Monday, July 17, 2006


Whenever Israel enters a military conflict, a common word heard is הבלגה havlaga. It means restraint, and להבליג is to restrain oneself. The word only appears a few times in Tanach: Amos 5:9, Tehillim 39:14, Eyov 9:27 and 10:20, and Yirmiyahu 8:18 (according to some opinions).

What is its etymology? (And, no, it's not from "blog" - blogs aren't exactly the source of self-restraint.)

In his entry, Klein writes:

Base of uncertain origin and meaning: usually rendered by 'to restrain oneself'. Most scholars connect it with Arab. balija ( = he gleamed, smiled), however, the verb הבליג could hardly have this meaning in the verses in which it occurs in the Bible.

However, in the verses themselves, it didn't mean "restraint" either. The Targum consistently translates הבליג as גבר, and Kaddari writes that it means to overcome someone else. The classical commentaries also explain הבליג as "becoming stronger".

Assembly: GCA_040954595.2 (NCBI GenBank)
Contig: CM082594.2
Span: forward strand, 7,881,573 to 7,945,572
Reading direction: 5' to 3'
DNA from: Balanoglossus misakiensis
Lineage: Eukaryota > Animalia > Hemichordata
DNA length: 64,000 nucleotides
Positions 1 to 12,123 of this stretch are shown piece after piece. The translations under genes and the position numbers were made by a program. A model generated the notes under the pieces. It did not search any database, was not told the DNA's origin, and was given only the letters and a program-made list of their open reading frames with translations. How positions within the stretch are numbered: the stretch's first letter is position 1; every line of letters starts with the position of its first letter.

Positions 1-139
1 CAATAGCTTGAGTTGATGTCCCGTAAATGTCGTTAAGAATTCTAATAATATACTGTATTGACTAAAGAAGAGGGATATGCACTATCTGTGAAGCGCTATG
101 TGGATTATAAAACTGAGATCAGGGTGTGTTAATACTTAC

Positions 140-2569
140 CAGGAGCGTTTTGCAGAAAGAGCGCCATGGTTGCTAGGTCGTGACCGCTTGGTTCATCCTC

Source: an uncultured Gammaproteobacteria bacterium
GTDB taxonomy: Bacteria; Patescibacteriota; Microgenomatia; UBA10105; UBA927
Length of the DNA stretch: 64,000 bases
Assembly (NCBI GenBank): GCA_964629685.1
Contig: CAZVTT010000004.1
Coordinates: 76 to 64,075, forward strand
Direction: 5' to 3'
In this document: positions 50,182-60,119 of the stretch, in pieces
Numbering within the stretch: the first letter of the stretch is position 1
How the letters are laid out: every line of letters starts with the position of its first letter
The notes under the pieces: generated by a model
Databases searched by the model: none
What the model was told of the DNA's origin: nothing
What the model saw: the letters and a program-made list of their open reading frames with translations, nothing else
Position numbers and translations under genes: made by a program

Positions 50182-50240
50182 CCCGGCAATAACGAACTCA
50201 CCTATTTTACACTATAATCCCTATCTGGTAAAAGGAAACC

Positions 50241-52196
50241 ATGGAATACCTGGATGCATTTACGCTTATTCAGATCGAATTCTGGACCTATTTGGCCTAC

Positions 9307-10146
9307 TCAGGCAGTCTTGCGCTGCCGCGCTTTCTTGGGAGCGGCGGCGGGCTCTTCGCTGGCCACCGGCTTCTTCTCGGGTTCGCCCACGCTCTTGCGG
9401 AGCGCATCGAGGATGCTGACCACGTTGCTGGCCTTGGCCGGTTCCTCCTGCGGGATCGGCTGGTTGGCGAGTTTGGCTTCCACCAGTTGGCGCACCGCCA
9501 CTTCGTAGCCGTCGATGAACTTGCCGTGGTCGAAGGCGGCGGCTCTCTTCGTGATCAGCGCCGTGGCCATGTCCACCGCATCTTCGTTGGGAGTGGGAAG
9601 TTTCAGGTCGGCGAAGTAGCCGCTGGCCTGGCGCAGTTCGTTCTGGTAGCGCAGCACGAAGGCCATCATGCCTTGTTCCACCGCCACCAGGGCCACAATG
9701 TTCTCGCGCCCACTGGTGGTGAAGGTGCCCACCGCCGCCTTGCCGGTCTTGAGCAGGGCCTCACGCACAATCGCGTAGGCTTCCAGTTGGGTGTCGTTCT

It is beyond the scope of this blog to explain the Jewish concept of heroism, but we see also with the root גבר that it can mean both to "become strong" and "to overcome (oneself)".

An interesting source in Shabbat 77b is both related to this root and to today's situation. The gemara lists a number of cases where small animals can scare larger ones, and the proof of this is the pasuk from Amos 5:9 - הַמַּבְלִיג שֹׁד, עַל-עָז "Who sends forth destruction against the strong".

So after all this, our conception of havlaga and who is strong and who is weak is more confused then ever. Maybe my next entry will have more clarity...

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